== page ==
When Syndergaard, 23, starts Game 3, he highlights a similar inflammatory issue: To win now, should a team ask a young pitcher with great promise to throw far more innings than he ever has before? Syndergaard’s previous high in a season: 135 innings. If he starts Games 3 and 7, with the season at stake, he could end up near 190, many the definition of what doctors call “high-stress innings.” Current wisdom says to increase innings by no more than 20 percent, or 25 maximum, especially when a pitcher is younger than 25.

Usually. If you’re not in a pennant race. If your team doesn’t play in New York, where “tough” is central to the city’s sports ethos and self-image.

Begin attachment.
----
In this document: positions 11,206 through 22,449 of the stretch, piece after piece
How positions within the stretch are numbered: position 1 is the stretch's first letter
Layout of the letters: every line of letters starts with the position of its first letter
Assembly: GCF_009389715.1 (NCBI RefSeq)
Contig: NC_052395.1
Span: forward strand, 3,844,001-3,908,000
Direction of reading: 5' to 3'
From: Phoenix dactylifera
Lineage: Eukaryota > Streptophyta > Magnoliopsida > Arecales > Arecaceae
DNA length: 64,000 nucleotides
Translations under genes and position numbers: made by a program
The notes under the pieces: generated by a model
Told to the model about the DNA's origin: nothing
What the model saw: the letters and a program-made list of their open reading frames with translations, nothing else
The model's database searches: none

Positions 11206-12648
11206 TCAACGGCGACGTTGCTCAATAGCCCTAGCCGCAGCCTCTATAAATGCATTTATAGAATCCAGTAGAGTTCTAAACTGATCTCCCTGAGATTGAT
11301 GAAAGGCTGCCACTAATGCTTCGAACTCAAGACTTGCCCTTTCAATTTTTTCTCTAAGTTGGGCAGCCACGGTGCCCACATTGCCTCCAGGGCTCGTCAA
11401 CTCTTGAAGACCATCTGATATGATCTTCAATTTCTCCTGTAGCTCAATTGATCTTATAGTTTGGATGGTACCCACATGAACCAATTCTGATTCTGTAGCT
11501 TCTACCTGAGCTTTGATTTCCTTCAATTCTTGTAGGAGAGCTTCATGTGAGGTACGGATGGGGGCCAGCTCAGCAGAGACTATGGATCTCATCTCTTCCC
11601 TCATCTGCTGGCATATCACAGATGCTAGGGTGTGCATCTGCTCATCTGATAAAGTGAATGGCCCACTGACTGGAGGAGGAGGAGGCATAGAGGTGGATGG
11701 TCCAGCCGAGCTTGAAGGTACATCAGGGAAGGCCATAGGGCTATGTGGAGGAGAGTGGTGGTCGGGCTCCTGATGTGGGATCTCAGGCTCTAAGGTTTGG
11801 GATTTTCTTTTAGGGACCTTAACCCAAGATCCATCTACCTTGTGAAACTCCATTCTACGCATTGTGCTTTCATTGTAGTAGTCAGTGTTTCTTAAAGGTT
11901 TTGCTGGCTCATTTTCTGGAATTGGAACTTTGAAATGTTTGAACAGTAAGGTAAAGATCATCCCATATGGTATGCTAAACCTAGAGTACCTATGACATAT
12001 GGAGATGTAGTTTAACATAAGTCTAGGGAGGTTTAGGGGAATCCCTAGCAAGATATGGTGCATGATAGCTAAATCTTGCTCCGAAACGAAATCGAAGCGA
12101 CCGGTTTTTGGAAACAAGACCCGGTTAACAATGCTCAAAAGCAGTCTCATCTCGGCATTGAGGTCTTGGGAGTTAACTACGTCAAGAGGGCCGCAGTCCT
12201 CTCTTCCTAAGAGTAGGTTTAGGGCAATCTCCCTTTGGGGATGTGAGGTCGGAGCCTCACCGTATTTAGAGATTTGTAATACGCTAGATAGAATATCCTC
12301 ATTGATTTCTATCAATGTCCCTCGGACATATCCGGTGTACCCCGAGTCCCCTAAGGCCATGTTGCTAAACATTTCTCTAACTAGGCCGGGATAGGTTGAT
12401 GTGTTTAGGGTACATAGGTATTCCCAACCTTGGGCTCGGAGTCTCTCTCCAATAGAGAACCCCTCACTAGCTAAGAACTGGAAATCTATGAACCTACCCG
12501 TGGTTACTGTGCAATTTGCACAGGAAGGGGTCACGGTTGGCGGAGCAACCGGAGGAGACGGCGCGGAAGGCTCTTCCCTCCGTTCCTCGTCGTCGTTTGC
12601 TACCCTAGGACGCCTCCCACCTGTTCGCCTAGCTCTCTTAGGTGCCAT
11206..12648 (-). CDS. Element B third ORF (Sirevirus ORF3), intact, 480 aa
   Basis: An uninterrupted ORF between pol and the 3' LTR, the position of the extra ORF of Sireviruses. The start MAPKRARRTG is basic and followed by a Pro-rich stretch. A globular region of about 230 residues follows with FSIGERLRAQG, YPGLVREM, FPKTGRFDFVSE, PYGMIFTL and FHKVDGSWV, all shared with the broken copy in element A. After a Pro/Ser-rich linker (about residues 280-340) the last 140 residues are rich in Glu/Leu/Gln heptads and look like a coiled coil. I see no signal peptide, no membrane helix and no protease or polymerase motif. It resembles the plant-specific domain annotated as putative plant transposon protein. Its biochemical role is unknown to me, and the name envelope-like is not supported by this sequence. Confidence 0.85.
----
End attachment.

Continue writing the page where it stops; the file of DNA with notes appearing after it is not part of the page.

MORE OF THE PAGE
The Nats are consciously and sometimes defiantly at the opposite end of the spectrum. In 2012, they consulted with Strasburg’s doctor and, in spring training, established his innings limit. When circumstances changed (the Nats won 98), their decision didn’t. At the least, the decision was principled.

Seven weeks ago, the Nats took Ross, 22, out of the rotation as he neared the team’s development guidelines: a 20 percent increase from his previous minor league high. They stuck to their guns — or were inflexible, depending on one’s view — while still in a race, or on the edges of one.

Since 2012, Strasburg has started Game 1 of a division series in 2014, won a strikeout title that year, too, and ended this past season on a torrid six-week run. Along with Max Scherzer, he’ll top a rotation that should contend for next season’s division title. Ross also is projected in that rotation. But his innings cutoff this season might impact next season, too. If the Nats make the playoffs next year, Ross may be in a Syndergaard-like situation.